Now Hugo Luján, a Howard Hughes Medical Institute international research scholar, reports that Giardia's extensive wardrobe of surface proteins might actually be its own downfall.
In an advance online publication in the journal Nature Medicine on April 25, 2010, Luján shows that Giardia parasites engineered to express all their surface proteins worked as vaccines that could help prevent or mitigate future infections. The same "overdressed" parasites offer protection when given orally to gerbils infected with Giardia, he says, though the idea still needs to be tested in humans.
Luján believes Giardia's hardy surface proteins—which help the parasite thrive in the harsh, acidic environments of the stomach and upper intestine—might eventually be used to deliver vaccines not just against Giardia but other parasites too, including malaria. "They could allow us to save money and lives," he says. "These proteins help the parasite survive but we're planning to use that armor to make new, oral vaccines."
A professor at the Catholic University of Córdoba, in Argentina, Luján's fascination with Giardia dates back to his days as a postdoctoral fellow in parasitology, working with Theodore Nash at the National Institutes of Health. Luján remembers being intrigued by Giardia's simplicity. Confining the parasite to a culture tube had no effect on its lifecycle, which made it easy to study and manipulate the organism. Upon returning to Argentina, Luján continued his research on Giardia, and in 2008, he reported that the shifty organism changes its appearance between 200 different protein coats using a molecular process called RNA interference (RNAi). As proof that RNAi was critical to the bug's "invisibility," he disabled its RNAi mechanism, and found that all the surface proteins appeared at once.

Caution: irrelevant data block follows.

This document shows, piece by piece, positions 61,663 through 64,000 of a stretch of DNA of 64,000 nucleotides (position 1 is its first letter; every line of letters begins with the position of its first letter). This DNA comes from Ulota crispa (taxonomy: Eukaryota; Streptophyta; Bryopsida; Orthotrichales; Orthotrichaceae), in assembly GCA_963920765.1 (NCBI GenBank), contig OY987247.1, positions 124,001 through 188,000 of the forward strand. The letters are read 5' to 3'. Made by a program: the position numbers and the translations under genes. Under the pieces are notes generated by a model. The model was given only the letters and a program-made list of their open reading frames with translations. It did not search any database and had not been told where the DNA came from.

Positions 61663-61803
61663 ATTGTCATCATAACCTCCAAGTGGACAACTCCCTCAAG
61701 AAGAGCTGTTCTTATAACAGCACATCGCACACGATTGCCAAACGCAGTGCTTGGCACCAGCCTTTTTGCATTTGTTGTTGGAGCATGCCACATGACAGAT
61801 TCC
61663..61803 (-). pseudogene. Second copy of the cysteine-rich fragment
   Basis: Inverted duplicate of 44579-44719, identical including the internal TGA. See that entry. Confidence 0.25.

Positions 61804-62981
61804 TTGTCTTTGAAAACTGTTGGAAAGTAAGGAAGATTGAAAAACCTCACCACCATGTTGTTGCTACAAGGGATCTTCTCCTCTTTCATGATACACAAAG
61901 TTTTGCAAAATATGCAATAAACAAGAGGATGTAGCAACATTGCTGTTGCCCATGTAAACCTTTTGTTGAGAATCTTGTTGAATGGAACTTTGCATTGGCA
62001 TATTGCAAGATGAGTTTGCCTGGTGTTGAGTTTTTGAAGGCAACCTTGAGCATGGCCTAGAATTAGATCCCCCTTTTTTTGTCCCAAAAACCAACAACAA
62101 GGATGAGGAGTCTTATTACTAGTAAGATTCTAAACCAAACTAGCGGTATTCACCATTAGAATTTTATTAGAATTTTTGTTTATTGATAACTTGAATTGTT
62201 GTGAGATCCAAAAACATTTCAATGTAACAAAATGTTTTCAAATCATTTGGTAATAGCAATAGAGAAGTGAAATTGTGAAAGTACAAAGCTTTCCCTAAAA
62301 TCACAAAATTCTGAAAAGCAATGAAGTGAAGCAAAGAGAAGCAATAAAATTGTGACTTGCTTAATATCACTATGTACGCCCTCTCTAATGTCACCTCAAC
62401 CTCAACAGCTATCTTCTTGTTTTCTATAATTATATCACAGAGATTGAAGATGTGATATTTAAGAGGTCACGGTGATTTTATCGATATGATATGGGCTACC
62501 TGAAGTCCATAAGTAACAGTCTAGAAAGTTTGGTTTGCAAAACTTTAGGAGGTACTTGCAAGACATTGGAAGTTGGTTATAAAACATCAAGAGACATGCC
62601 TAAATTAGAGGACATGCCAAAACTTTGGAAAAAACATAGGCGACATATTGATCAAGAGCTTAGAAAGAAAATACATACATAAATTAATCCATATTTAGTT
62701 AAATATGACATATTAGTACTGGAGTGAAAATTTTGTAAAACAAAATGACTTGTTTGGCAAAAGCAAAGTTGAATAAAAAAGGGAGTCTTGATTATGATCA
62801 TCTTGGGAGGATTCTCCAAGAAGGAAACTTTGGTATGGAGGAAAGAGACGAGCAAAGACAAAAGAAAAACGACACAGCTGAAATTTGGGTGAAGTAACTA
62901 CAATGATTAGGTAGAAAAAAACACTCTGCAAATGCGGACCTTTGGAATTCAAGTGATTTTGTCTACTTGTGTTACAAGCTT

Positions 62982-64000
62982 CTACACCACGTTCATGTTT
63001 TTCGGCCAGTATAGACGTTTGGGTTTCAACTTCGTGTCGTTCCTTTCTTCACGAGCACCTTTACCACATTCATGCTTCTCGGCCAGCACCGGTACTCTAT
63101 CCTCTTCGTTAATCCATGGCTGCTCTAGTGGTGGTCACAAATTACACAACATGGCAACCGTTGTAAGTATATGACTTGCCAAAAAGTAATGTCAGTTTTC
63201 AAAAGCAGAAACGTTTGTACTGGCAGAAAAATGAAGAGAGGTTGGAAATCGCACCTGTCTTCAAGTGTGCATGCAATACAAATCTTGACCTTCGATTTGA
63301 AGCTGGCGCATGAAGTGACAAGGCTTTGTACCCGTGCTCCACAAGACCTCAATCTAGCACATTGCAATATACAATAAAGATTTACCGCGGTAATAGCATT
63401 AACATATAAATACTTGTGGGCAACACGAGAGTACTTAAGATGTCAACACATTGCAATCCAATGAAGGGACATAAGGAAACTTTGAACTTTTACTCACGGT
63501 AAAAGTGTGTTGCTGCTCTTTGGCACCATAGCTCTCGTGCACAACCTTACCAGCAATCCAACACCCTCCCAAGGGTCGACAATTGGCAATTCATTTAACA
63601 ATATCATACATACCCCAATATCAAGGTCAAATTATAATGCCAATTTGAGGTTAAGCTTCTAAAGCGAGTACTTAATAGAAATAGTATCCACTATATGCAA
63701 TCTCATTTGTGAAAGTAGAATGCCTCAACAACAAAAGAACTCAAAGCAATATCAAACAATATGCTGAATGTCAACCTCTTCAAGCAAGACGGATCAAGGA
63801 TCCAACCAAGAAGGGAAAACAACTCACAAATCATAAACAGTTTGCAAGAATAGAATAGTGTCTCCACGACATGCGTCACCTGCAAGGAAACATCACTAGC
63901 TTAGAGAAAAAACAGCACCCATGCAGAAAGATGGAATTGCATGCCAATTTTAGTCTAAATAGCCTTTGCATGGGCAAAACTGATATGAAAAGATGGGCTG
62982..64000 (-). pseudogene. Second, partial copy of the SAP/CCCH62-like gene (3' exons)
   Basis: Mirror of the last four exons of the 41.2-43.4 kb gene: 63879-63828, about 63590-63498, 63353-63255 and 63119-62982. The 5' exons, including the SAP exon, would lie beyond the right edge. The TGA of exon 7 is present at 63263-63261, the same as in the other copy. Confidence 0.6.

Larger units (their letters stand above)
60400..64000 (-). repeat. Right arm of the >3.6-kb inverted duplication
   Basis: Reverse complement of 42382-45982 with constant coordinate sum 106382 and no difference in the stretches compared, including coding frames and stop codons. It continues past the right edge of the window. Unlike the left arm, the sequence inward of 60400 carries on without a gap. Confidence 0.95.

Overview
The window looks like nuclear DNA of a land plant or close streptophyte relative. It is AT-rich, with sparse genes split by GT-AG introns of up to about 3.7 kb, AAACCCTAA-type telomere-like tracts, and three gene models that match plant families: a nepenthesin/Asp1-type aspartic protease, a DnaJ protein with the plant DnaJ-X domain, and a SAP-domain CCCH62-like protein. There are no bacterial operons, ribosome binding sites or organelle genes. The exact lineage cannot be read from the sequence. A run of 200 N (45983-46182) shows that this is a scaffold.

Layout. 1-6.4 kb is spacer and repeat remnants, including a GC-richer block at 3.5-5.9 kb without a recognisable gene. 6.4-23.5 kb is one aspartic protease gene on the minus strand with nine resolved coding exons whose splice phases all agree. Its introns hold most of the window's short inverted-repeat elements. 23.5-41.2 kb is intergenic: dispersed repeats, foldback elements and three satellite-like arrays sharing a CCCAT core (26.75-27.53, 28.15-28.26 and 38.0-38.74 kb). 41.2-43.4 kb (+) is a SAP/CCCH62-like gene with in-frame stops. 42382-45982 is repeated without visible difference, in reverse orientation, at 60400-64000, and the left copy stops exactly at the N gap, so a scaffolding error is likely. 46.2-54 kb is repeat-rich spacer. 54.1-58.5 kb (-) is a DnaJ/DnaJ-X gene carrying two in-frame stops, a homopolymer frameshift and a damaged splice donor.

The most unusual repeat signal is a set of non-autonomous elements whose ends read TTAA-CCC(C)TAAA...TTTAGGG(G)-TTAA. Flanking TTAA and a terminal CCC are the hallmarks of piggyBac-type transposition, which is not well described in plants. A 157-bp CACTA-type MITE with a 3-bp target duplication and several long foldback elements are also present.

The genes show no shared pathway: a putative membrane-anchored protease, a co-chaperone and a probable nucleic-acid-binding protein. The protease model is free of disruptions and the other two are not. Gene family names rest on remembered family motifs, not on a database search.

Luján reasoned that this genetically-altered parasite might make an optimal vaccine. Ordinarily, children in developing countries suffer the most from routine Giardia infections, which they usually get from drinking contaminated water. Adults rarely get as sick because they have built up immunity from earlier contact with the parasite. Luján's hypothesis was that a child exposed to all Giardia's surface proteins at once would be primed to resist any future infection.